Performance of Unity methods

In my spare time I like to think of ways to program better in Unity. Most of the time that thought goes way beyond what you will ever need in a practical developement cycle.

In the last few days I was curious how fast (or slow) those methods we call all the time (and maybe shouldn't) actually are. This thought came from a post that said GetComponent was as bad as GameObject.Find(). I couldn't believe that so I started testing. What I eventually tested was:

  1. this.GetComponent<Test>()
  2. this.AddStuff<float>(t)
  3. this.AddSomething(t)
  4. this.gameObject.transform
  5. Time.deltaTime
  6. this.gameobject
  7. Input.GetKeyDown(Keycode.A)
  8. GameObject.Find(this.name)

As I suspected both method vary widely.
My test consisted of 5 GameObjects in the scene where one had one child. Thes test ran for 1300 frames with a starting offset of 200 frames (so that the startup will not affect the times). Each frame the tests were executed 20.000 times and timed with Stopwatch().

I tested this on a Mac Mini (Sierra) with a 2,3 GHz Intel Core i7 and 8GB of memory. For graphics it has an Intel HD Graphics 4000 (1536 MB) integrated.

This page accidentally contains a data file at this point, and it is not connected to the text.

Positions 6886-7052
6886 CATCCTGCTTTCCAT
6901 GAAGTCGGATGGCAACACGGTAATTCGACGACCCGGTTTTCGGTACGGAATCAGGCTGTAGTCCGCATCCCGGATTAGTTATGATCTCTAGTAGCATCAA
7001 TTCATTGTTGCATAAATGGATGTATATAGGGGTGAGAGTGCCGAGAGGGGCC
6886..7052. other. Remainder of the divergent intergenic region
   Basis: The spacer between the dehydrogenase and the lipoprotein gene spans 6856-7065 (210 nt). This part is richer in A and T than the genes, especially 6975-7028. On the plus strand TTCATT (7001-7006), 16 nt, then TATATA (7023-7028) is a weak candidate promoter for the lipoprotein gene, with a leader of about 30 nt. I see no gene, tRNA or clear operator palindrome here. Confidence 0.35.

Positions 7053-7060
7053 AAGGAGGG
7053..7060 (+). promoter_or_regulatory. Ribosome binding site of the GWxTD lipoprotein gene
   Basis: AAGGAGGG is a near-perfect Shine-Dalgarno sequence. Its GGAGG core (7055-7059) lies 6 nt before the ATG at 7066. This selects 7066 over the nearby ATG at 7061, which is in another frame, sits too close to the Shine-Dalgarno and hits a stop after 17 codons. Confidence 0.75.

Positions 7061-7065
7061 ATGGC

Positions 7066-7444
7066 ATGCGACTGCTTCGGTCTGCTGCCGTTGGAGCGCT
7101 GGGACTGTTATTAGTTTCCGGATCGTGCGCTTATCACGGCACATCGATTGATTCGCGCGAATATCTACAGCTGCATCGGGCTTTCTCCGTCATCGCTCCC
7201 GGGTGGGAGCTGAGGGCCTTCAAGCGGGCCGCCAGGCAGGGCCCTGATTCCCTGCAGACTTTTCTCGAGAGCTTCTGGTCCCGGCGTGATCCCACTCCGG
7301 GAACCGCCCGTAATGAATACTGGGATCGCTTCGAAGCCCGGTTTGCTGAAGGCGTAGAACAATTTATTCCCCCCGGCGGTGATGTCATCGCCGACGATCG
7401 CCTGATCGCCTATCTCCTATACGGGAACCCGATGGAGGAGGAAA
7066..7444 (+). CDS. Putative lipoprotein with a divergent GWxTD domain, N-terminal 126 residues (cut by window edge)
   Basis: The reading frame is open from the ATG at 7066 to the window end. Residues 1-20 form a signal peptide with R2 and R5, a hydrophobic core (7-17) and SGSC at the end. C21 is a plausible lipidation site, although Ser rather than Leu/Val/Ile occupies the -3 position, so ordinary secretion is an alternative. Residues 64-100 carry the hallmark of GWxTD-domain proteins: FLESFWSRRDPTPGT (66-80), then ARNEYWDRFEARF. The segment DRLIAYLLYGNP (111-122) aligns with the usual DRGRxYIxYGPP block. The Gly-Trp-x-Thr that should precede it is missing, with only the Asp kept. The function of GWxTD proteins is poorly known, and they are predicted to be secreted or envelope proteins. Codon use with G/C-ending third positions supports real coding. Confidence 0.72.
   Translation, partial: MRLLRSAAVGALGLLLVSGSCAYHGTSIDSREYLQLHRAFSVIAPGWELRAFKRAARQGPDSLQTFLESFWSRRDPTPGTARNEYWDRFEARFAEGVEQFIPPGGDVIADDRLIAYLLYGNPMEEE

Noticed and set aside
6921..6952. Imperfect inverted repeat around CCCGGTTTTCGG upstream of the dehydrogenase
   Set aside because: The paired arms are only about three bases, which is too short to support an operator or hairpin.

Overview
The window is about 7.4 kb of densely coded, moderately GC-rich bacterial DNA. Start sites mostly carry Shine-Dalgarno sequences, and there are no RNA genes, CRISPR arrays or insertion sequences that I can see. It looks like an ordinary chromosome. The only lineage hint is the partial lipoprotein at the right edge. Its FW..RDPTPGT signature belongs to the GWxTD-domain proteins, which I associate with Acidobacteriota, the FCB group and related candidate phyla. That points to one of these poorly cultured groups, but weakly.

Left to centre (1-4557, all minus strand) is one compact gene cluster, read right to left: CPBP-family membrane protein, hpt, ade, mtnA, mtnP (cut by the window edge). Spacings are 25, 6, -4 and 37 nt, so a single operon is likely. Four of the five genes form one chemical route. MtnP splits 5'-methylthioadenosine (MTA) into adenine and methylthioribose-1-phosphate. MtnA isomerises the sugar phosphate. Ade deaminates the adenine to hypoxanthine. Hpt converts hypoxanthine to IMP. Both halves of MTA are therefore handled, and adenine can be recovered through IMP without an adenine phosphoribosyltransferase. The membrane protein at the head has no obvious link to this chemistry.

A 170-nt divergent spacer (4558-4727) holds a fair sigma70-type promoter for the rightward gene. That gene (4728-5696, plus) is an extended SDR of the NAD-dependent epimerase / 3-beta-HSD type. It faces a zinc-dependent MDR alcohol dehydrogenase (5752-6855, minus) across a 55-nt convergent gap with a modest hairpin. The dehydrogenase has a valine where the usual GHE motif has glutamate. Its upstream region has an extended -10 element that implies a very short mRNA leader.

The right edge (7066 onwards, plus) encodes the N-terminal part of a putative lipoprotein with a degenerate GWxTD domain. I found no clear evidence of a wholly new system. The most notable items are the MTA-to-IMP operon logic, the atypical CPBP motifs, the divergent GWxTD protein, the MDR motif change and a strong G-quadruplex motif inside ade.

So GameObject.Find is definately worse :)
I did not expect to have a difference so high with only 6 GameObjects in the scene.

Because GameObject.Find is so slow I excluded it from the rest of the results.
The rest for me is way more interesting:

This shows that clearly you should try not to use GetComponent very often. With that said, even if you would call GetComponent 1.000 times, on average, you will loose only about 0,7 ms.

Given that you would need 20 thousand calls to have an effect of around a half a millisecond in most cases, I think you can ignore the cost of calls to transform or even GetKeyDown. If you have thousands of GameObjects that call Input.GetKeyDown you probably have bigger problems.

Generally there are always bottelnecks that will probably weigh way harder than GetComponent.
For your own verification, at the bottom is the code of the complete test. Here is the excel file with all the raw data down below so you can make your own fancy graphs :)

I thought this was it. Simple tests but they showed nothing really new.
A few weeks later someone asked me if they could easily check 200 vectors in a loop. I knew they were making an app that had to support at least the Ipad Mini 1 or equal. So I thought: Let's test it!
And it got interesting...

As you can see GameObject.Find() is even worse with an average caculation time on Ipad Mini 1 of 68 ms! That means in one millisecond you can only search about 145 times and thats it! But more importantly: Look at the IPhone 7's results in this.Getcomponent():

They are even a little bit higher than GameObject.Find().

Here are the other images I took leaving out GameObject.Find and then this.Getcomponent().